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Authenticating typography in cultural festival brand marks
conference contributionposted on 2019-01-01, 00:00 authored by Tonya MeyrickTonya Meyrick, Simone Taffe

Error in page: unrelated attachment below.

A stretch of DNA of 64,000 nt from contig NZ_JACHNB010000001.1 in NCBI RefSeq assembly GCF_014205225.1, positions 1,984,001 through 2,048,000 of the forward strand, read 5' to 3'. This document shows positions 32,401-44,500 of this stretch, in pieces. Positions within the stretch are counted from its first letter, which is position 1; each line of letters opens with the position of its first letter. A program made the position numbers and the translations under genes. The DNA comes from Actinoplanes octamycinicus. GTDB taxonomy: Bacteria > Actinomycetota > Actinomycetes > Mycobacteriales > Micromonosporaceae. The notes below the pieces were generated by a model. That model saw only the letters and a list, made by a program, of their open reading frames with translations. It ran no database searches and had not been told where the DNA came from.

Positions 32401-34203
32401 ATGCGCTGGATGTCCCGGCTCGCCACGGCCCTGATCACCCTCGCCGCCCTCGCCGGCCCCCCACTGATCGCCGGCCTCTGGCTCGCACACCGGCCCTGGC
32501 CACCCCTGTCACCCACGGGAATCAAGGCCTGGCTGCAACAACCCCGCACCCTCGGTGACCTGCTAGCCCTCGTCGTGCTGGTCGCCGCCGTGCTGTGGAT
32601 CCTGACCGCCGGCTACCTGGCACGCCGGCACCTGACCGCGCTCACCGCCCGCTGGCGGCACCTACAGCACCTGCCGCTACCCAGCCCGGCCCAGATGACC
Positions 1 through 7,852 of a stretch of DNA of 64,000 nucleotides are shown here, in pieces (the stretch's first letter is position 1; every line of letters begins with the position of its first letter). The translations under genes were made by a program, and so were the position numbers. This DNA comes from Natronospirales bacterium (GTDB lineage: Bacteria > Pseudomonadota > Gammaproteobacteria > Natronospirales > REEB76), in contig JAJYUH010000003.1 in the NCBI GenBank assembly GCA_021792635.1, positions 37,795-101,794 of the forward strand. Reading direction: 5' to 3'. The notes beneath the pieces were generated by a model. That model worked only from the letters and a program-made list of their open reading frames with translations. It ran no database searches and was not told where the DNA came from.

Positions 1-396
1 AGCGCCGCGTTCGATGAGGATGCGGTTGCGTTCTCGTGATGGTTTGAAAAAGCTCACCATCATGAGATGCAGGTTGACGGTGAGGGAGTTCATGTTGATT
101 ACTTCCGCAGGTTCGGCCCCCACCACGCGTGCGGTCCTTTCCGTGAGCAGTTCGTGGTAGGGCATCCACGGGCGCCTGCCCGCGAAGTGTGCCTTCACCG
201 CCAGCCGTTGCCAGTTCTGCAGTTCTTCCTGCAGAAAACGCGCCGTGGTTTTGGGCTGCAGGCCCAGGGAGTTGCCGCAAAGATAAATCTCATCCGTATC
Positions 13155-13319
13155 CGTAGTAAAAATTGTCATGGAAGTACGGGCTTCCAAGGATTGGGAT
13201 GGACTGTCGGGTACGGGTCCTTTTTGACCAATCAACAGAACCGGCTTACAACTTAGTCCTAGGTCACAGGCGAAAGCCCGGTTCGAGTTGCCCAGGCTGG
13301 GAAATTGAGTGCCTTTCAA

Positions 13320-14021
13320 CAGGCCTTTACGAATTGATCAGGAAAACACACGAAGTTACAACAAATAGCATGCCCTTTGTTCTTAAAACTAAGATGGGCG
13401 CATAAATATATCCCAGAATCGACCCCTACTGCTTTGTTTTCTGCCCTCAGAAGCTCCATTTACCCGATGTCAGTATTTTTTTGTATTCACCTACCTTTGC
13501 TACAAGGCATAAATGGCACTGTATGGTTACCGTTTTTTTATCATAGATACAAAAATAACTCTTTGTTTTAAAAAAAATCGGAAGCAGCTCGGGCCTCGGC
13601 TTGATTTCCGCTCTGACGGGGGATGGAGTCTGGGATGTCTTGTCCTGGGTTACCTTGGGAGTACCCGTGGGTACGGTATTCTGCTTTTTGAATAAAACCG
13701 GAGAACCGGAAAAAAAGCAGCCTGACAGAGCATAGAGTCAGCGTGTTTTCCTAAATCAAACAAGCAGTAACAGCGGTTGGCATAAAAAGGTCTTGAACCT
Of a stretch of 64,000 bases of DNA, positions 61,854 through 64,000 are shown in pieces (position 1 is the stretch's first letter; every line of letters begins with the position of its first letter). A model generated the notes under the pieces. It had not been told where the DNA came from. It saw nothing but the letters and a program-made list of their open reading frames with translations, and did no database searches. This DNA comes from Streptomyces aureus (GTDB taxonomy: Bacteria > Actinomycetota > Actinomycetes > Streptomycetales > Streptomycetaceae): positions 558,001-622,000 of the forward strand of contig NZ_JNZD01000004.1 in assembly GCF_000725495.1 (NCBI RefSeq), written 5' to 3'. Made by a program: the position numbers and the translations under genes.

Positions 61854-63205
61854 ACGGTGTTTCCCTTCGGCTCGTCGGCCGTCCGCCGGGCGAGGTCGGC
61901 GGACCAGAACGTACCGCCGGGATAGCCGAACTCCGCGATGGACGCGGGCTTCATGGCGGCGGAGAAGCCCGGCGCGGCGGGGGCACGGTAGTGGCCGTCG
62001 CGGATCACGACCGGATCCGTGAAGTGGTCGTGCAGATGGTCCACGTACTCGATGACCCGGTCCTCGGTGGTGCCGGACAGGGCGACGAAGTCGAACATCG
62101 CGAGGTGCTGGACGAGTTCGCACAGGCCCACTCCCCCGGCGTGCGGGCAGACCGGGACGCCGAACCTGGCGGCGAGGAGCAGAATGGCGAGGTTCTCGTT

Typography is a dominant feature which performs a central role in the branding and advertising of cultural festivals. This paper discusses how typography can be used to achieve authenticity in cultural festival brand marks culminating in strong, durable branding. With few controlled studies examining this nuanced area there is a scarcity of research addressing the role of typography within this phenomenon. The aim is to evaluate the way these properties contribute to either effective or ineffectual brand communication for a cultural festival. Regarded as destination attractions, cultural festivals commit significant capital to branding events in an effort to capture the tourist dollar. What follows draws on a 4-year study of cultural festival brand marks a decade and a half into the 21st century. Occurring between 2016 and 2018, 260 festival brandmarks were surveyed from a pool of 5408 from 18 English speaking countries. The methodological approach involves data collected in a case study method with a content analysis. We consider the significance of typography as it is positioned within communication design research reflecting on the current milieu of the discipline. The findings demonstrate that particular typefaces aimed to attract audiences and were seen as both unique in their application but also universally appealing; that Sans Serif trumps Serif typefaces and that typefaces signified differential conditioning underpinned by trade convergence. Finally, we offer a discussion of these findings to qualify the potential pathway to either effective or ineffectual brand communication capitalizing on the persuasive arrangement of typeface elements to attract audiences.